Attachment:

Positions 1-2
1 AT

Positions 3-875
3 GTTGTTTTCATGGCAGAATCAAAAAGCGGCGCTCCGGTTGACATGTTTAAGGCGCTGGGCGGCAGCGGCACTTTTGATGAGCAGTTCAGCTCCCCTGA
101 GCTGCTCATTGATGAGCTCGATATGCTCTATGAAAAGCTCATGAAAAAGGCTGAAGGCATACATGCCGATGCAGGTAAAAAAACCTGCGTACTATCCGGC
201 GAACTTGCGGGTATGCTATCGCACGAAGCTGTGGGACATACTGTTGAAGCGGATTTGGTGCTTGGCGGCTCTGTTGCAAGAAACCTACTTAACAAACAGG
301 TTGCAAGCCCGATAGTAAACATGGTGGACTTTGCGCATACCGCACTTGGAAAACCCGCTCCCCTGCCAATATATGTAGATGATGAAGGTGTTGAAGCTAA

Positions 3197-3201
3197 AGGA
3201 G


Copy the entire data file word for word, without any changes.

Positions 1-2
1 AT

Positions 3-875
3 GTTGTTTTCATGGCAGAATCAAAAAGCGGCGCTCCGGTTGACATGTTTAAGGCGCTGGGCGGCAGCGGCACTTTTGATGAGCAGTTCAGCTCCCCTGA
101 GCTGCTCATTGATGAGCTCGATATGCTCTATGAAAAGCTCATGAAAAAGGCTGAAGGCATACATGCCGATGCAGGTAAAAAAACCTGCGTACTATCCGGC
201 GAACTTGCGGGTATGCTATCGCACGAAGCTGTGGGACATACTGTTGAAGCGGATTTGGTGCTTGGCGGCTCTGTTGCAAGAAACCTACTTAACAAACAGG
301 TTGCAAGCCCGATAGTAAACATGGTGGACTTTGCGCATACCGCACTTGGAAAACCCGCTCCCCTGCCAATATATGTAGATGATGAAGGTGTTGAAGCTAA

Positions 3197-3201
3197 AGGA
3201 G